When Secretary of State Hillary Rodham Clinton landed in South Africa this week, she brought along a hefty delegation of executives from some of America’s leading companies — Boeing, Walmart, FedEx, G.E. — and a message: America is ready to invest in Africa.
But these companies need no introduction to the continent, which is home to 7 of the world’s 10 fastest growing economies. They are already here. Earlier this year, Walmart finalized a deal worth more than $2 billion to acquire 51 percent of South Africa’s leading retailer, MassMart. In March, G.E. signed a deal to build $10 billion worth of power plants in Nigeria over the next decade. Six hundred American companies have invested in South Africa alone.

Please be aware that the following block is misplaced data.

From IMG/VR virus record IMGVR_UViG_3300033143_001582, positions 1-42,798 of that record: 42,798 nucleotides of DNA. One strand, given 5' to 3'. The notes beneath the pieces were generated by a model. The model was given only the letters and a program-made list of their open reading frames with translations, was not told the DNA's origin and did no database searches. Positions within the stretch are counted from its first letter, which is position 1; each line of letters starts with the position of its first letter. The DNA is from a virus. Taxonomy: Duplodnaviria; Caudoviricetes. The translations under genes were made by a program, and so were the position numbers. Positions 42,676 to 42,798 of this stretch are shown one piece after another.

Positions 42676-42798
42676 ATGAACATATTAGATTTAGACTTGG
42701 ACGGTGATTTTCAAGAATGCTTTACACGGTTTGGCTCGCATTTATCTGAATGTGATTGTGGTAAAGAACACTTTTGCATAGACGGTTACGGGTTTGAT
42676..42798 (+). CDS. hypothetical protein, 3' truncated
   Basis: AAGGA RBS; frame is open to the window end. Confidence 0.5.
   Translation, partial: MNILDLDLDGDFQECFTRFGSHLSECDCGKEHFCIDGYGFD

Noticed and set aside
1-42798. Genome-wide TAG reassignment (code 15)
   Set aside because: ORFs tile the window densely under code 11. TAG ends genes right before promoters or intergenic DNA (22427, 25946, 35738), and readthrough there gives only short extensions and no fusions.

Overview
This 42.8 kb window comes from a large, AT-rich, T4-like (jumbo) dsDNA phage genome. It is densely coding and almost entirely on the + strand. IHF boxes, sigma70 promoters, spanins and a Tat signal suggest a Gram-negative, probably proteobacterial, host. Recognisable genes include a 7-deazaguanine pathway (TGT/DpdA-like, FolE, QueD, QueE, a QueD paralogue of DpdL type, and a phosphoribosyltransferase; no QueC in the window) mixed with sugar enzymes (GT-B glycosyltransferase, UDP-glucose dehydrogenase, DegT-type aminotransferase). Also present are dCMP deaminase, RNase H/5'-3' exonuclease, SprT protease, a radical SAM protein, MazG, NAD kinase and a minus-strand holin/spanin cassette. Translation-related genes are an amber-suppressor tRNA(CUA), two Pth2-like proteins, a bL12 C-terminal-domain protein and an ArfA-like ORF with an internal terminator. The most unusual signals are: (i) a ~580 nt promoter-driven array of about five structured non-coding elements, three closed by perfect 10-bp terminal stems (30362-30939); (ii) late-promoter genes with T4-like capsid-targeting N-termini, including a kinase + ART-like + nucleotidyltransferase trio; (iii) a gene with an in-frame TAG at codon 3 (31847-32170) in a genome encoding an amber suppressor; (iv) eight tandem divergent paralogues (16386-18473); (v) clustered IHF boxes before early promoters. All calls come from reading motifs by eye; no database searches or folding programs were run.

Mrs. Clinton’s trip, expected to stretch over the better part of two weeks and nine countries, reflects the shifting image of the continent and the deepening political, economic and security stakes at play here. There was a time in the not-too-distant past when a trip to Africa by a senior United States official would focus largely on humanitarian aid and development assistance to hopelessly poor, war-torn nations.
No more. These days, the continent is widely seen as the next frontier for economic growth. Politically, African votes are sometimes crucial in the United Nations, particularly South Africa’s. On the security front, alliances with African governments to fight terrorism and piracy are very important to the United States.